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Collection The Gerry Mulligan Collection

On Counterpoint

[Mulligan and Art Farmer]. Franca R. Mulligan, photographer, [n.d.]. The Gerry Mulligan Collection, Performing Arts Reading Room, The Library of Congress .

Aware of the oversimplifications and distortions that have arisen in the lore surrounding the quartet, Gerry discusses some of the ideas about counterpoint that were in the air at the time he arrived on the West Coast.

Edited Transcript

There was a kind of a general movement to do more obvious things with counterpoint. The contrapuntal idea had always been there. It existed in the early days, especially with New Orleans music, with each one of the lines, each one of the instruments, having its own function in the ensemble, so they’re playing separate lines, and that’s counterpoint. And what we were doing was merely another application of the functions of the instruments. In the Dixieland kind of thing you had the clarinet riding on the top, embellishing chords, the trumpet playing around the melody so he's establishing the lead line, and the trombone playing in an accompanying way that's establishing a chord relationship that connects it with the rhythm section and with the trumpet or cornet line.

[Portrait of Duke Ellington, Ray Nance, Tricky Sam Nanton(?), Johnny Hodges(?), Ben Webster(?), Otto Toby Hardwick(e), Harry Carney, Rex William Stewart, Juan Tizol, Lawrence Brown, Fred Guy(?), and Sonny Greer, Howard Theater, Washington, D.C., early 1940]. William P. Gottlieb, photographer. Performing Arts Reading Room, Library of Congress.

Ours was different because it was a different kind of rhythmic approach, and the horns we were combining were different. We did not have the clarinet riding high. It was another function. The trumpet was playing different kinds of melody. He's still playing the lead line, so that function remains the same. I was still playing the harmony line in place of the trombone, but the kinds of lines I was playing were structured differently because the rhythm was different. We weren't playing Dixieland two-beat, we were playing a much smoother kind of four-beat.

My whole job, because I had left the piano off, was to establish always the sound of the chord progression that was moving through the piece, and to do that with my harmony line in relation to the bass line which always had to be able to state something basic about the way the rhythm line moved. You didn't have to just play roots of the chords so that you always had the root on the bottom, but you could move through them in such a way that the implication of the chord was always there, so that even though it wasn't obvious to the ear and it wasn't spelled out, the impression was there. And that's what we were doing–giving the impression of the chord progression because of the ways that we were touching on those notes. So we were even doing the same kinds of relationships as far as the counterpoint was concerned; what we were doing was changing the actual function of those lines.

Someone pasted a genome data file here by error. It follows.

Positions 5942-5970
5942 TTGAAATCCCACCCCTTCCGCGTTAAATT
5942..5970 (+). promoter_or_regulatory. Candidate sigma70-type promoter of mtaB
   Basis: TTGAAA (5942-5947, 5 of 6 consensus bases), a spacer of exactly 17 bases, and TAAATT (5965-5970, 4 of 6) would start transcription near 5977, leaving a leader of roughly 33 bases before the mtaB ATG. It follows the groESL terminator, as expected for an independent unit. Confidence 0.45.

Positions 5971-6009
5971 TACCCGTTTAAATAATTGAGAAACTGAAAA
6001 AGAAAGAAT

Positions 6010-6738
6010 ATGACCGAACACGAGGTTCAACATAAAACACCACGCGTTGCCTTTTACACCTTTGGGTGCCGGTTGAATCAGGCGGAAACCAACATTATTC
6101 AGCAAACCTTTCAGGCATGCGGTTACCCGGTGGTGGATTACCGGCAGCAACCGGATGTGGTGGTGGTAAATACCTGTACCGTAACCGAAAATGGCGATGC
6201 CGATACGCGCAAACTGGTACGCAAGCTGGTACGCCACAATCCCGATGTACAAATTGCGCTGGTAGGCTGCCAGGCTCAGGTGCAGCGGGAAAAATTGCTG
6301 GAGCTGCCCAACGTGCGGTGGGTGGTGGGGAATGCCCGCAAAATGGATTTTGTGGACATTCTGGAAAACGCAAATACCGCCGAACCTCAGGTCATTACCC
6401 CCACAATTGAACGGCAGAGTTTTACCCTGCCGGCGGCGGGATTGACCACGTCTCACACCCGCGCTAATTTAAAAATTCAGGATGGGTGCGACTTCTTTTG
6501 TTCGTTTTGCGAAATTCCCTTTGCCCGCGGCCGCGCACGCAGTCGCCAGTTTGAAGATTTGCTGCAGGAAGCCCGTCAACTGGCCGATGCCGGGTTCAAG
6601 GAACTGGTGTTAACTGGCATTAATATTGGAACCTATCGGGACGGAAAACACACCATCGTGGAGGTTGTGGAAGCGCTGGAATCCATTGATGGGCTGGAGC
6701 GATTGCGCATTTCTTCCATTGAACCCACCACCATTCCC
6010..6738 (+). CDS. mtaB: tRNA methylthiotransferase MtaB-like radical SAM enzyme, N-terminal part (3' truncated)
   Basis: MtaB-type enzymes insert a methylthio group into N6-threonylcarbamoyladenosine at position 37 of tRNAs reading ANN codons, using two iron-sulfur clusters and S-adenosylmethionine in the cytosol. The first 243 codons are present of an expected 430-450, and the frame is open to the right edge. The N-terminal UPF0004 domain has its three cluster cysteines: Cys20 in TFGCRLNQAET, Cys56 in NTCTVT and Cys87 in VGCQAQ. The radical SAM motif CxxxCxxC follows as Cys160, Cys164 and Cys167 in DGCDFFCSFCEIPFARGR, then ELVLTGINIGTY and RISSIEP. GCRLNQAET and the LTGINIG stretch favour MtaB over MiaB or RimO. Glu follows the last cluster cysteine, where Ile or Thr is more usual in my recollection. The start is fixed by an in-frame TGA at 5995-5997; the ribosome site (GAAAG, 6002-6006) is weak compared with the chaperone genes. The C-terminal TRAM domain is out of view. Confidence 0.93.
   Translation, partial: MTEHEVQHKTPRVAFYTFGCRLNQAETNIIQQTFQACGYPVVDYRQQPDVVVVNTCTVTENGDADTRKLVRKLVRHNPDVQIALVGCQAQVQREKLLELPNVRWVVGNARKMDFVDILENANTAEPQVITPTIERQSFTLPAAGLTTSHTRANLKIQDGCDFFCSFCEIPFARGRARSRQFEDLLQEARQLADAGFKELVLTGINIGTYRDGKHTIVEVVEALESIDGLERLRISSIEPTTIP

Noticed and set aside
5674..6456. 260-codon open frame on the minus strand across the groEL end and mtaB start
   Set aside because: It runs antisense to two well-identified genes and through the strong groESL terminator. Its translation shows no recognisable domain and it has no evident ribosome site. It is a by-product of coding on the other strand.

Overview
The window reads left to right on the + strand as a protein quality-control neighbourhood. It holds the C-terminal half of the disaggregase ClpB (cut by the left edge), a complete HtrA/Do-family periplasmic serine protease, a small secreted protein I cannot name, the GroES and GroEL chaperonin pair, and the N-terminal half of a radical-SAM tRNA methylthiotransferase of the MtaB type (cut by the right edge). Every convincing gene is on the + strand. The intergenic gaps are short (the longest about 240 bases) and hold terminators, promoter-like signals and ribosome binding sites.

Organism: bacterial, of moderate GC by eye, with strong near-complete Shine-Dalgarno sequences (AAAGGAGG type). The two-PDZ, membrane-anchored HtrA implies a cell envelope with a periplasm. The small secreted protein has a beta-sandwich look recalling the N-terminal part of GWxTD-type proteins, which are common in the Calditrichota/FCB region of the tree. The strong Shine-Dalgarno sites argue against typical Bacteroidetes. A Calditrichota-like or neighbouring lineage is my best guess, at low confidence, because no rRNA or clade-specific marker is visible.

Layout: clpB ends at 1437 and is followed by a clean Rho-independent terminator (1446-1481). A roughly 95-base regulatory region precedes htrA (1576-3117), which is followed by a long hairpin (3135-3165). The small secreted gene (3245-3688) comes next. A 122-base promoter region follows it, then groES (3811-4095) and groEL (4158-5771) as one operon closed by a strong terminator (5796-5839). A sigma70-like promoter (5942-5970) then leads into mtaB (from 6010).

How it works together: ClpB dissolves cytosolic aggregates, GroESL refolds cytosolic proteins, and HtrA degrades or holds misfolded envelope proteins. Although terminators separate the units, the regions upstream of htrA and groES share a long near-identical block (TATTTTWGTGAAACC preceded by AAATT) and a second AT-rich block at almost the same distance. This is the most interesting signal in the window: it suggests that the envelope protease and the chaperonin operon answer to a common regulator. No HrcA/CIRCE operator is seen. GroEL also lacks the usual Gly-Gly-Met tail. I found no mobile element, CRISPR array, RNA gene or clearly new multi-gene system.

[Portrait of Count Basie, Aquarium, New York, N.Y., between 1946 and 1948]. William P. Gottlieb, photographer. Performing Arts Reading Room, Library of Congress.

So the counterpoint had always been there, and there was this period in writing for the big band where (in fact this was something I was talking to Bill Holman about the other day) a lot of us were working from different directions: ways of making a smoother kind of counterpoint, and making counterpoint a more important element in band writing instead of it being up and down ensemble stuff. Now Duke's writing incorporated a lot of contrapuntal ideas, because he didn't write so much straight up and down ensemble things you associate with most of the bands or Count Basie, especially Count's later bands. There was more counterpoint in Count's earlier bands, like a lot of the unison saxophones against the punctuation of the brass, or the unison sax as the punctuation to the trumpets, and the trombones doing another function. That's all contrapuntal. So, Bill was saying that this was why he, and I think Graettinger too, were taken with the first arrangements that I brought in to Kenton’s band. Bill said he had already been leaning in that direction, trying to open up these contrapuntal ways of approaching it. And so when I brought my things in, he said he really liked what I had done because I had achieved that counterpoint in these charts.

So it was probably more talk about counterpoint at that point. There was also the problem that when journalists write about something they write about it in a certain way. The quartet was a new thing, so they harped on the fact it had no piano, and harped on the fact of the counterpoint. Well, neither of these ideas was necessarily an original idea of mine. It wasn't as if nobody had ever thought of it before. But it was a point of interest and something that they could use to identify the music in words, and it was also something that all of us as arrangers were conscious of in orchestrating for a big band. I think many of us were working on the idea of making the big band more orchestral, rather than bandlike.

  1. Four-beat refers to a measure with four beats, instead of the more march-like two-beats to a measure characteristic of the traditional, or Dixieland, style of New Orleans. (back to transcript)
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